Also in the morning session, NYC Administration for Children's Services (ACS) Commissioner Ronald Richter and NYC Department of Youth & Community Development (DYCD) Commissioner Jeanne Mullgrav joined a formerly homeless youth for a frank, robust dialogue on what services are needed to help at-risk youth.
The second session saw a standing-room-only debate on homelessness policy and New York City's next mayor. The workshop, which featured three seasoned advocates and the editor-in-chief of City Limits magazine as moderator, was a rapid-fire exchange of ideas and solutions.
The second session also featured a very special workshop on the Reciprocity Foundation, a nonprofit organization that helps at-risk youth in New York City. The panel included the founders of Reciprocity and Isis King, a Reciprocity graduate, formerly homeless youth and former contestant on "America's Next Top Model."
The afternoon offered 14 more workshops and a cocktail reception.
Among the marquee workshops of the afternoon session was "From Sequestration to Salvation," an in-depth policy dialogue featuring Sheila Crowley of the National Low Income Housing Coalition and Barbara Sard of the Center on Budget and Policy Priorities. Elsewhere, NYS Medicaid Director Jason Helgerson joined NYS Office of Alcoholism & Substance Abuse Services (OASAS) Commissioner Arlene Gonzalez-Sanchez and NYS Office of Mental Health (OMH) Acting Commissioner Kristin Woodlock to discuss the past, present and future of Medicaid Redesign and supportive housing.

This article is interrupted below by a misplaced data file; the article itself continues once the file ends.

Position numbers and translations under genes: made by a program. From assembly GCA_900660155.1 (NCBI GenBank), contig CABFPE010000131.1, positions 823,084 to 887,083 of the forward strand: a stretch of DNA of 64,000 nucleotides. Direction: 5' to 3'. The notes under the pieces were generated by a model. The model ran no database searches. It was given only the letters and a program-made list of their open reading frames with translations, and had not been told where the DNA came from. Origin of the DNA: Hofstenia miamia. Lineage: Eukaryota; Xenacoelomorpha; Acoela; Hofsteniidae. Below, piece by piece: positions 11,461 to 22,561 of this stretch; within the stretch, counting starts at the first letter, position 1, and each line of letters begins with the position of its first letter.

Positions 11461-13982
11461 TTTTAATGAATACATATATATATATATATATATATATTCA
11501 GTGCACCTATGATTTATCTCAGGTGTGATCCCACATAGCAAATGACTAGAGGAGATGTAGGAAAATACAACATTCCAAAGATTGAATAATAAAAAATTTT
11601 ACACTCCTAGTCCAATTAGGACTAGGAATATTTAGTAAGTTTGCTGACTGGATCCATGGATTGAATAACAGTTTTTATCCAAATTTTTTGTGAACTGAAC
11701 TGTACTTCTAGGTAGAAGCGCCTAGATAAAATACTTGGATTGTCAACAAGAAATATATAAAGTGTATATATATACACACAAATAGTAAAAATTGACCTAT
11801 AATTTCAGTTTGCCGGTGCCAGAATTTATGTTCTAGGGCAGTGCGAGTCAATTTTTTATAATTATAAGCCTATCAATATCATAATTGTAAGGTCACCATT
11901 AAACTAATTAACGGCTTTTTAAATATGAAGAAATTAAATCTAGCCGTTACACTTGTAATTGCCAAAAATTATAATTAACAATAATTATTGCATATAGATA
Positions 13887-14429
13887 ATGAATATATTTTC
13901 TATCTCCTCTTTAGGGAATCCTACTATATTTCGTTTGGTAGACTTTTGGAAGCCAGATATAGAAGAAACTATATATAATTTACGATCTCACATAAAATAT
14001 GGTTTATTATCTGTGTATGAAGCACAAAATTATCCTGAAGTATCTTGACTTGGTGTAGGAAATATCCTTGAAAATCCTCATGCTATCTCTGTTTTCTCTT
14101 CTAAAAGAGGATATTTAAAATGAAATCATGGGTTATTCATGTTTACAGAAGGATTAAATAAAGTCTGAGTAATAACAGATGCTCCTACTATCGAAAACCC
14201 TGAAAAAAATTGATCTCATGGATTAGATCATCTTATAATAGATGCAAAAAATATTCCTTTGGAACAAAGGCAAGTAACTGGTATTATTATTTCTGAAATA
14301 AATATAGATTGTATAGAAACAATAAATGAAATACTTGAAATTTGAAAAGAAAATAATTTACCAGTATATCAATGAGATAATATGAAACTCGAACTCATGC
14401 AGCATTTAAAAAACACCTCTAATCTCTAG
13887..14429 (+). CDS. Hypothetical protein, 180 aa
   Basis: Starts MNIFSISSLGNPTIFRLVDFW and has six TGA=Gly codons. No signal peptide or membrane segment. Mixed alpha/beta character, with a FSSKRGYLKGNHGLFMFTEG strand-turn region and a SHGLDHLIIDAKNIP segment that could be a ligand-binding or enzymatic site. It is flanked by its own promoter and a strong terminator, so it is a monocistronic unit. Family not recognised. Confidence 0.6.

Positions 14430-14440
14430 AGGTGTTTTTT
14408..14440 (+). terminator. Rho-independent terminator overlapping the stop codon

Our third workshop session also featured a vigorous discussion of the NY/NY III Supportive Housing Agreement. The dialogue among Jessica Katz of HPD, Moira Tashjian of OMH, Frank Lipton of the NYC Human Resources Administration, Tony Hannigan of the Center for Urban Community Services and the Network's own Nicole Branca offered both an assessment of the current City-State agreement and ideas for the next landmark supportive housing plan.
The day's final session included a blockbuster workshop on hoarding, which featured Dr. Randy Frost, one of the nation's leading experts on the subject.
Also on the bill was a free-form dialogue on the future of supportive housing with some of the model's founders: Ellen Baxter of Broadway Housing Communities, Steve Coe of Community Access and Laura Jervis of West Side Federation for Senior and Supportive Housing.
As in years before, our signature annual event closed with a cocktail reception at the Marriott. We were lucky to have several elected officials join us this year: NYC Council Member Annabel Palma and NYS Senators Liz Krueger and Cecilia Tkaczyk.
We'd like to thank everyone in our community for making this conference the biggest in our history. It's a tremendous honor to host an event with such talented individuals. We hope you had as much fun as we did.
| More Posts about: Network Events